Codex Manuscript File Operations
A set of file operations to facilitate splitting and merging scenes and to maintaining the fileorder of the manuscript.
As a writer who uses vscode as a writing platform, I encountered the issue that vscode has no arbitrary order for files. There are several solutions to this problem, mine was to put a numeric prefix in front of the files.
That leads to the question of what do you do when you want to add a scene between two existing files with sequential numbers. My solution was to use decimals (
4.5-missing-scene.md), vsCode is smart enough to sort by prefix number as numbers instead of lexicographically so that works, but my "attention to detail" wants to fix the numbering, and I'm lazy enough not do it by hand, especially more than once.
Ideally we'd just be able to drag and drop scenes where they belong, this is how I simulate that through the use of renames.
- Context menu in a document to split a markdown file at the cursor, of if you have text selected, split the selected text into a new file.
- Context menu in the explorer to merge two or more files together into a single file.
- Update numeric prefixes on files to integers without changing the order of the files.
- If Codex Manuscript Wordcount is installed, it will honor the document root to run the renamer without having to select a directory.
The normal way. Search for
in the extension activity, and press install when
this extension comes up.
Unless you're reading this after having done a
search there, then you just have to press the install
To merge two or more files, select them in the explorer and right click. Select the
Merge Files option, all the selected files will be merged into the first file. All other files will be deleted.
While editing a document, right click. If you have text selected you will see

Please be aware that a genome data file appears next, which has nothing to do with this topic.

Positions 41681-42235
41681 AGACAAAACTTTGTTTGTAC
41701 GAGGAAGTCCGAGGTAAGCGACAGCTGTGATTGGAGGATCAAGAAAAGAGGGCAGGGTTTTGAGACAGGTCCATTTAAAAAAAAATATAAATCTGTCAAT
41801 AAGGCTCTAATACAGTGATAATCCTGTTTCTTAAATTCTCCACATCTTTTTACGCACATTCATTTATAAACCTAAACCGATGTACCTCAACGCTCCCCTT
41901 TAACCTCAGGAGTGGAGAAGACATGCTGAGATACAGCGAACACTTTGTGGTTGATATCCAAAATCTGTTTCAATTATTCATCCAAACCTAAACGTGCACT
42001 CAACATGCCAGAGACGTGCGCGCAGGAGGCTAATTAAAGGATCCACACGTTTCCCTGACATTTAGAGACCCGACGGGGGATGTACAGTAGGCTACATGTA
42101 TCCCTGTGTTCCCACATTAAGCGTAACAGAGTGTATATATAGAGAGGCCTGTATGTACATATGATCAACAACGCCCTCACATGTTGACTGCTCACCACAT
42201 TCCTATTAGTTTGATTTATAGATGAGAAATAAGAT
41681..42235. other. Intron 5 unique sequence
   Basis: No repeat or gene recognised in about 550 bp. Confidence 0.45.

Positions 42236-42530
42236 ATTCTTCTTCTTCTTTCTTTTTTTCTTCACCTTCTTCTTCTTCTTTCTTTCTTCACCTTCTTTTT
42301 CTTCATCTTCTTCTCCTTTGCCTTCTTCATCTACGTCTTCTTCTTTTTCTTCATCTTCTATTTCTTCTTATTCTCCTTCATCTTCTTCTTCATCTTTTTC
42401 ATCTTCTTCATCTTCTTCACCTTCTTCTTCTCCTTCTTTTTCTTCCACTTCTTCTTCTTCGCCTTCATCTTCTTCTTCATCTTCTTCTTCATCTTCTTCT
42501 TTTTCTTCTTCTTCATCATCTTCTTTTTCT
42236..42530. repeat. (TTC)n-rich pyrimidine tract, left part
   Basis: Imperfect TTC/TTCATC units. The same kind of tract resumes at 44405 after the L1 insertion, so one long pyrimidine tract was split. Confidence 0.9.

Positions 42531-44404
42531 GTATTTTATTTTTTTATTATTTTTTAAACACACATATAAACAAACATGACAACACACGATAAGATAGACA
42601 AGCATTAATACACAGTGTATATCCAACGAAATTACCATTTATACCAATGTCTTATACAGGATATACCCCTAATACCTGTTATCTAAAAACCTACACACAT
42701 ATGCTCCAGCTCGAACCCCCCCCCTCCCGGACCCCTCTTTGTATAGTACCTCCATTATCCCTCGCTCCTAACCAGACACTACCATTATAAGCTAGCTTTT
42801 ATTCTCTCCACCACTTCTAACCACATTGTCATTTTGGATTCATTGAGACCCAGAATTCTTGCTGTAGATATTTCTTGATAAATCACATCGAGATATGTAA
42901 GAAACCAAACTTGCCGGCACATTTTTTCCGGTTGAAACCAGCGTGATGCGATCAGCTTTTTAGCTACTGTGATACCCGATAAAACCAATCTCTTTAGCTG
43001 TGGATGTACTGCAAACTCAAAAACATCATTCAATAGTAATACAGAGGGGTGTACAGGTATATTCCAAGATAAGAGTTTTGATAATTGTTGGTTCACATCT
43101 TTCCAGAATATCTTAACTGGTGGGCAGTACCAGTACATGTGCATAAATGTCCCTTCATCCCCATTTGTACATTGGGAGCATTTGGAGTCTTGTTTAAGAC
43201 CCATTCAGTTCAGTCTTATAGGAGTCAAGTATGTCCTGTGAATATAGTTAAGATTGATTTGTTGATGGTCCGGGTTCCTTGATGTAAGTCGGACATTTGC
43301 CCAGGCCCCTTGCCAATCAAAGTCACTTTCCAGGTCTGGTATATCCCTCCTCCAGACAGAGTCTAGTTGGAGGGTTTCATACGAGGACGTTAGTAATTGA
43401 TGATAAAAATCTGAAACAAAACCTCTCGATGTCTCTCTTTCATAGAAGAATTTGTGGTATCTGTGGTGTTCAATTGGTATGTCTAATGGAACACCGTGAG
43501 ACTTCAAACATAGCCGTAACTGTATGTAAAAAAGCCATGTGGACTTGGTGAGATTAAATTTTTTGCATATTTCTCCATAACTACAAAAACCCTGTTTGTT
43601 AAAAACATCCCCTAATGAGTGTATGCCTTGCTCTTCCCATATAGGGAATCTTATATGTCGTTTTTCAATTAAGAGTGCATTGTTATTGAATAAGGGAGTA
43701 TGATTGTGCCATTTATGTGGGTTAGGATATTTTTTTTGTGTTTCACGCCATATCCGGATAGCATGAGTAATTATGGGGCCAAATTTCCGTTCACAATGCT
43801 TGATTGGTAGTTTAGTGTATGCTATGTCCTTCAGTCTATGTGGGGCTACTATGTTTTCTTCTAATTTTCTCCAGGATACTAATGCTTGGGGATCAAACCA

Split Selection to New File, otherwise you'll see
Split File At Cursor.
The only difference between the two commands is what gets split in the newfile, either the selected text or all text after the cursor position to the end of the file.
This feature is only available in the command palette, unless you choose to assign a shortcut to it. By default, no shortcut is assigned.
There are two commands;
Codex Numeric Rename and
Codex Document Root Rename.
Codex Numeric Rename will ask you to select a directory from the file picker, while
Codex Document Root Rename will use the Document Root set in the Codex Manuscript Wordcount, if installed, otherwise it won't run.
This operation will recursively rename files and directories so that within a directory, each file that had a numeric prefix, will have an integer prefix with
zero (0) padding, so all numbers are of consistent length, without changing the order of the files.
It will have no effect on files without a numeric prefix, though their paths may change if the directory containing those files have a numeric prefix and gets renamed.
- Only supports workspaces with one root.
- Files starting with "." are not considered numeric, since in most systems that would indicate a hidden file. Files being placed before the file starting with
1-something.md must have a leading
- After the rename command there may be open editors pointing to files that no longer exist.
Nitty-gritty that you probably don't have to worry about, but if you are interested.
File Split Naming rules
The new file created by either of the split operations will be named by the following rules in order.
- If the original file has an integer prefix, add one to it, unless a file with that name already exists.
- If the original file has an integer prefix, add
0.5 to it, unless a file with that name already exists.
- If the original file has a numeric prefix, add
0.5 to it and add a
5 to the end of the numeric string (
3.55), unless a file with that name already exists.
- If the original file has a numeric prefix, repeat the previous steps, adding more and more
5's to the prefix until we find a name that does not already exist.
-1 to the end of the basename (before the
- If that name is taken, move on to
-3, etc. until we find a name that does not exist.
By default, vsCode puts directories before files, but that can be reversed, or the two can be mixed together. During the rename, the order set for the workspace (or user) will be honored so that the order in the current sort order will not be changed.
Here are some other VSCode extensions I wrote to support my
writing instead of writing.
Codex Autocommit -
Automatically take a snapshot of the manuscript every interval and store it on a remote git server.
Codex Manuscript Wordcount - Show whole manuscript word counts and set manuscript and writing session targets.
by Delapuite under CC BY 3.0